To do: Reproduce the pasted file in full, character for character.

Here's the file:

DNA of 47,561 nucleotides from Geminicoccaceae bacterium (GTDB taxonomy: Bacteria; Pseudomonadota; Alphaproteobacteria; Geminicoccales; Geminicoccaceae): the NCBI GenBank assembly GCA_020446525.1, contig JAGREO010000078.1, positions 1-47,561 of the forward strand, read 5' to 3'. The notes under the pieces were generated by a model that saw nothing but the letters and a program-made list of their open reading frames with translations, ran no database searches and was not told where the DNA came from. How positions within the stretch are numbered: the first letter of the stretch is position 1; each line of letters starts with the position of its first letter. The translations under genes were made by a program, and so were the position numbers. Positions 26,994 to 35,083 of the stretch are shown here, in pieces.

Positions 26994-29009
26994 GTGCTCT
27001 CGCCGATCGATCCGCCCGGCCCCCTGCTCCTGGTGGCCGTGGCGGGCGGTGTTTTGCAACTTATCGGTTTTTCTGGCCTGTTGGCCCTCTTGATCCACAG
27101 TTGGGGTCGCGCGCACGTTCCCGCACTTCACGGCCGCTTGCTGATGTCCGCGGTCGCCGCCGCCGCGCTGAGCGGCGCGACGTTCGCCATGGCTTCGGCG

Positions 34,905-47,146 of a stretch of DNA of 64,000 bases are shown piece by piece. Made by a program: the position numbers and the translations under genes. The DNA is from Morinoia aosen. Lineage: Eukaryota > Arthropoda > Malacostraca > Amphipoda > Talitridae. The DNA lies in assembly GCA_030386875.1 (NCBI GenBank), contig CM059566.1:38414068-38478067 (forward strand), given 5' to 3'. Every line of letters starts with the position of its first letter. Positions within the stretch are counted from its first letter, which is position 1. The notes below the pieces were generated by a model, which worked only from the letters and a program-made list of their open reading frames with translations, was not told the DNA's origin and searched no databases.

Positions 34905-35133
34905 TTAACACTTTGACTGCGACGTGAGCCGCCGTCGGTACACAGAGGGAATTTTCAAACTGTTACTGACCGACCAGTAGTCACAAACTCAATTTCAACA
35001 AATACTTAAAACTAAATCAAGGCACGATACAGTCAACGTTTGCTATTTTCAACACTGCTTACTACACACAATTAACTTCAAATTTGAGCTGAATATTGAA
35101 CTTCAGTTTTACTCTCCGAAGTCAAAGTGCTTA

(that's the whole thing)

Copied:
DNA of 47,561 nucleotides from Geminicoccaceae bacterium (GTDB taxonomy: Bacteria; Pseudomonadota; Alphaproteobacteria; Geminicoccales; Geminicoccaceae): the NCBI GenBank assembly GCA_020446525.1, contig JAGREO010000078.1, positions 1-47,561 of the forward strand, read 5' to 3'. The notes under the pieces were generated by a model that saw nothing but the letters and a program-made list of their open reading frames with translations, ran no database searches and was not told where the DNA came from. How positions within the stretch are numbered: the first letter of the stretch is position 1; each line of letters starts with the position of its first letter. The translations under genes were made by a program, and so were the position numbers. Positions 26,994 to 35,083 of the stretch are shown here, in pieces.

Positions 26994-29009
26994 GTGCTCT
27001 CGCCGATCGATCCGCCCGGCCCCCTGCTCCTGGTGGCCGTGGCGGGCGGTGTTTTGCAACTTATCGGTTTTTCTGGCCTGTTGGCCCTCTTGATCCACAG
27101 TTGGGGTCGCGCGCACGTTCCCGCACTTCACGGCCGCTTGCTGATGTCCGCGGTCGCCGCCGCCGCGCTGAGCGGCGCGACGTTCGCCATGGCTTCGGCG

Positions 34,905-47,146 of a stretch of DNA of 64,000 bases are shown piece by piece. Made by a program: the position numbers and the translations under genes. The DNA is from Morinoia aosen. Lineage: Eukaryota > Arthropoda > Malacostraca > Amphipoda > Talitridae. The DNA lies in assembly GCA_030386875.1 (NCBI GenBank), contig CM059566.1:38414068-38478067 (forward strand), given 5' to 3'. Every line of letters starts with the position of its first letter. Positions within the stretch are counted from its first letter, which is position 1. The notes below the pieces were generated by a model, which worked only from the letters and a program-made list of their open reading frames with translations, was not told the DNA's origin and searched no databases.

Positions 34905-35133
34905 TTAACACTTTGACTGCGACGTGAGCCGCCGTCGGTACACAGAGGGAATTTTCAAACTGTTACTGACCGACCAGTAGTCACAAACTCAATTTCAACA
35001 AATACTTAAAACTAAATCAAGGCACGATACAGTCAACGTTTGCTATTTTCAACACTGCTTACTACACACAATTAACTTCAAATTTGAGCTGAATATTGAA
35101 CTTCAGTTTTACTCTCCGAAGTCAAAGTGCTTA